And so, confirming one of the biggest fears to have guided and thus threatened the EU project since its conception, a few EU countries are acting unilaterally and in their own interest. A system based on equitable contributions to EU institutions, on equal political participation, and on shared economic risk does not hold, if – out of principle – Slovakia, the Czech Republic, Romania, and Hungary flout majority rule… and if Germany and Austria independently decide to suspend the Schengen zone.
To some countries, such as the Czech Republic and Slovakia, acting in one’s own interest means opposing mandatory regulations, such as the refugee quota. Their opposition may stem specifically from the wording of the quota: unlike many other EU agreements, this one is binding. “Mandatory” anything is kryptonite to most EU member states. For former Eastern Bloc countries with a history of enforced Soviet demands and surveillance, it amounts to pounds of kryptonite in a locked room. Since those countries opposed to the quota would need to shelter a very small number – for example, a mere 850 human beings in Slovakia’s case – their rebellion can thus be interpreted as little more than resistance to a principle rather than to a real problem of resources.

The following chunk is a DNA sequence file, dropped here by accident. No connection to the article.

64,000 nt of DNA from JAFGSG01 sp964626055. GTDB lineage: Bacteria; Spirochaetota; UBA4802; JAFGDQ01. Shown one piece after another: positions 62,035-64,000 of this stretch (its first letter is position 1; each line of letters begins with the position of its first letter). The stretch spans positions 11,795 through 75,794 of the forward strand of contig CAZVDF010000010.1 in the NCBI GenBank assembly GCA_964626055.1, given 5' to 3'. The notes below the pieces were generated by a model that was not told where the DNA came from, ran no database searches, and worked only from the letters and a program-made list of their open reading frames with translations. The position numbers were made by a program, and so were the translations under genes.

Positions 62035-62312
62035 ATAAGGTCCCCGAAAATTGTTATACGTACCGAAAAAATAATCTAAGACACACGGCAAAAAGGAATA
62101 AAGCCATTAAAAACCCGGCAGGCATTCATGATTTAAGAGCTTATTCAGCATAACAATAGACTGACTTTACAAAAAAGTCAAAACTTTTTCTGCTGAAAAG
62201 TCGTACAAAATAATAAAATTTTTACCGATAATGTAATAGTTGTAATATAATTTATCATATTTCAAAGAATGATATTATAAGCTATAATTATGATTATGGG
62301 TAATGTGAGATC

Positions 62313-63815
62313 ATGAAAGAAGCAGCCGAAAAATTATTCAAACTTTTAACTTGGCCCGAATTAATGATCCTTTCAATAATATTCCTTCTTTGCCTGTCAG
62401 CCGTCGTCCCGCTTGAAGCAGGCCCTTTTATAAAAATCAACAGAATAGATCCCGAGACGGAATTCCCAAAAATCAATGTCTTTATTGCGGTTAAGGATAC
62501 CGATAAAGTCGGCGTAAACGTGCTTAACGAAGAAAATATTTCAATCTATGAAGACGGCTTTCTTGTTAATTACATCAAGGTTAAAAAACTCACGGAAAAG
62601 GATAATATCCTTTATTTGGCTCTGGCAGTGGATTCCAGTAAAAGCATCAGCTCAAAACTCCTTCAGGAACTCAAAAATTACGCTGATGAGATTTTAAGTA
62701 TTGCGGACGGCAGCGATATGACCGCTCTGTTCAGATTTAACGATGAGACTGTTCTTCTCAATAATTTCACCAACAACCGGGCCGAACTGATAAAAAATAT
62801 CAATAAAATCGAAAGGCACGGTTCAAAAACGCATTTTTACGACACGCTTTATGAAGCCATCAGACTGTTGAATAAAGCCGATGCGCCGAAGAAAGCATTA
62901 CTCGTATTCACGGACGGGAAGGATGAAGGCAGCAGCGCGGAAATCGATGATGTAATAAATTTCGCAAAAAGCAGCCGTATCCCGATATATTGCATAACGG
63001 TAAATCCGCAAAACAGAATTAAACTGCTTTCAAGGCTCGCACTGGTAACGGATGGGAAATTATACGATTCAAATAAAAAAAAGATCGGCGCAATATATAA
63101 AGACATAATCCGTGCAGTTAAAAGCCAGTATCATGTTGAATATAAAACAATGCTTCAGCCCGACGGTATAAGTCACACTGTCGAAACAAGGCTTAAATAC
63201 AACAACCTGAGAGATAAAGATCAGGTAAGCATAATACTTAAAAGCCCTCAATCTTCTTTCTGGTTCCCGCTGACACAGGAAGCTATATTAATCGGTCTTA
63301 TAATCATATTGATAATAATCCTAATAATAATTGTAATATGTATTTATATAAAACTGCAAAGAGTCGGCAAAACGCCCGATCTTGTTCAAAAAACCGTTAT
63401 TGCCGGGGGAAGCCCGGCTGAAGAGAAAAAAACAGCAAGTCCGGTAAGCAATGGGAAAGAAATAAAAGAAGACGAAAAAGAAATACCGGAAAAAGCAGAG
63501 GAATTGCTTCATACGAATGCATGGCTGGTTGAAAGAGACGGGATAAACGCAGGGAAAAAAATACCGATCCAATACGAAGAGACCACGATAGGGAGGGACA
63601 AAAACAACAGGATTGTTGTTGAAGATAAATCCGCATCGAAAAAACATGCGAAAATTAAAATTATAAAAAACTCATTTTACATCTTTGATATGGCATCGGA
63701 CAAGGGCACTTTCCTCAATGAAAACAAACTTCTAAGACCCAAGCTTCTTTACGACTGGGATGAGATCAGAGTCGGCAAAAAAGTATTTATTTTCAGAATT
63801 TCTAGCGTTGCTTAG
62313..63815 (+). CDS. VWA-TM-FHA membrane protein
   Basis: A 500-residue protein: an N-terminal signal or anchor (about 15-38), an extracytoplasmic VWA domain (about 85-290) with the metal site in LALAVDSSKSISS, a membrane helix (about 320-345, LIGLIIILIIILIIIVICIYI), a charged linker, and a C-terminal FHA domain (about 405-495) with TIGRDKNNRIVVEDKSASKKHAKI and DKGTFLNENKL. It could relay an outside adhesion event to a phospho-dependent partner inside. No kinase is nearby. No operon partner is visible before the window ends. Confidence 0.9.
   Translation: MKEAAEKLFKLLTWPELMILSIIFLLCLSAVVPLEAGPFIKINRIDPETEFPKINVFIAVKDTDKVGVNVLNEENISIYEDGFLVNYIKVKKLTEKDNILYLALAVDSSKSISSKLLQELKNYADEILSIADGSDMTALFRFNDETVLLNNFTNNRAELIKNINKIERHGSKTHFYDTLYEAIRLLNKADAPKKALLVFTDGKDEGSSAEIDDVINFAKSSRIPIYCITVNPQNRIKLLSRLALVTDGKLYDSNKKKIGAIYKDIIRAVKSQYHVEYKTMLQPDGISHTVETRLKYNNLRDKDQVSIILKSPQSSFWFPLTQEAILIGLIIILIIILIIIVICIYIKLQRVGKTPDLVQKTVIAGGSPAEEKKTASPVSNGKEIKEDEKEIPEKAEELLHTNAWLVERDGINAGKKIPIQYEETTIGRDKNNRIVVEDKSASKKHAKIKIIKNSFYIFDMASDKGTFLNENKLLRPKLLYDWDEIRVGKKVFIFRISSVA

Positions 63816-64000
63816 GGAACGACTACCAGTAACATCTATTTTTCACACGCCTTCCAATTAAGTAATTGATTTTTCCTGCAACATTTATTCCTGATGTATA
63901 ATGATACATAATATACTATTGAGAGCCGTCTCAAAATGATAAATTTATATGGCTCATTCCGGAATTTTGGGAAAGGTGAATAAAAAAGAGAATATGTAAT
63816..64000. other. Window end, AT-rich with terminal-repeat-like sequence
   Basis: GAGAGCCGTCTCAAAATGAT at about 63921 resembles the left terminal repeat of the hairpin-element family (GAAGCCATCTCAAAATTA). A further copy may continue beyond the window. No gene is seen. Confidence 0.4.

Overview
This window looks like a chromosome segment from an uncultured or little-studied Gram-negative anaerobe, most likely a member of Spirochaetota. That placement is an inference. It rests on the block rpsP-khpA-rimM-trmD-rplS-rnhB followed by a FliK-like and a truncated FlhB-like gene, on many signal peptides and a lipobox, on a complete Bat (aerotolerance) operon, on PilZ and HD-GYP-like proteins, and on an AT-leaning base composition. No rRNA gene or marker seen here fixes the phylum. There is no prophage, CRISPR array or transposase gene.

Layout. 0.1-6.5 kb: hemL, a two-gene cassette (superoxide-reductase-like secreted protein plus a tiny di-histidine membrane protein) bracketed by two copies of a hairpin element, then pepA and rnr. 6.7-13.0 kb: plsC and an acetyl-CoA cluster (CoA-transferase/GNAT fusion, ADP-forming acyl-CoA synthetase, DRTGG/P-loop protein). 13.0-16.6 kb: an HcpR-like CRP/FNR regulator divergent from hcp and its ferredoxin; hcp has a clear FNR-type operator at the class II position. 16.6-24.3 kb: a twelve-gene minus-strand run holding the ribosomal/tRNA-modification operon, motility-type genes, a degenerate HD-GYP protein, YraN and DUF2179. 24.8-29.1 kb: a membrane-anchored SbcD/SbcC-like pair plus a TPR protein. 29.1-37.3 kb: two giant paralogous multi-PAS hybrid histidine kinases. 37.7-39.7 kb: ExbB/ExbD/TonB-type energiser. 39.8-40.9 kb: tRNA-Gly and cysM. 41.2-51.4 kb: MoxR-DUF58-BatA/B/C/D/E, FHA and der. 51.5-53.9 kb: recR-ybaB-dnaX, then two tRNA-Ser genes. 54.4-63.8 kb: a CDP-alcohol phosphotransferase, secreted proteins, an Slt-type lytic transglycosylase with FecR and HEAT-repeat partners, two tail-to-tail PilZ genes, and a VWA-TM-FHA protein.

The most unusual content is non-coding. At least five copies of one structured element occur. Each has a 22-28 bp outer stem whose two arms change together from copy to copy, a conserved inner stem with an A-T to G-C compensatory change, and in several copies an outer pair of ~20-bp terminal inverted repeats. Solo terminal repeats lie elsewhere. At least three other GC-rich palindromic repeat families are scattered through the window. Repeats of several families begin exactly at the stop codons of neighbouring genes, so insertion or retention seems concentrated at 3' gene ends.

The majority ruling does not affect all countries in the EU, however, as not all official EU members have signed onto the treaties affecting the common currency and the shared Schengen zone. It just so happens that those exempt from the ruling are some of Europe’s most affluent countries: Britain, Ireland, and Denmark. And therein lies another problem: claiming that collective action is needed to best accommodate the many refugees and migrants now entering Europe is difficult when one’s wealthy neighbors need not comply with such collective obligations.
Some countries reap benefits that the flow of people, goods, and services across borders has directly yielded, while being excused from confronting or managing the externalities such mobility incurs. This occasional exemption from some of the responsibilities and pit-falls associated with EU activities has been part of the deal since the very beginning. The European Union is an all-in or half-in organization for many of its members. Not all treaties must be signed to be a member of the club,
Of course, it is easier to announce the demise of the European project than to offer solutions to the problems this region now faces. Separated only by a few stretches of land and sea, some of the world’s most unstable regions now confront its wealthiest and most peaceful. Until such disparities are rectified, a common quota system serves only to contain a problem that will certainly expand and fester in the years to come. European unity or not.
Kelly M. Miller has an M.A. in Social and Cultural Anthropology from the Free University Berlin and a B.A. in International Studies, European Studies, and Germanics from the University of Washington, Seattle. She has worked with the Center for Digital Storytelling’s Seattle Refugee Youth Project, the International Rescue Committee, and Caritas Migration Services. She has conducted participatory action research on German immigrant integration policy and co-founded a media project on migration, diversity, and “the inclusive city” called Collidoscope Berlin.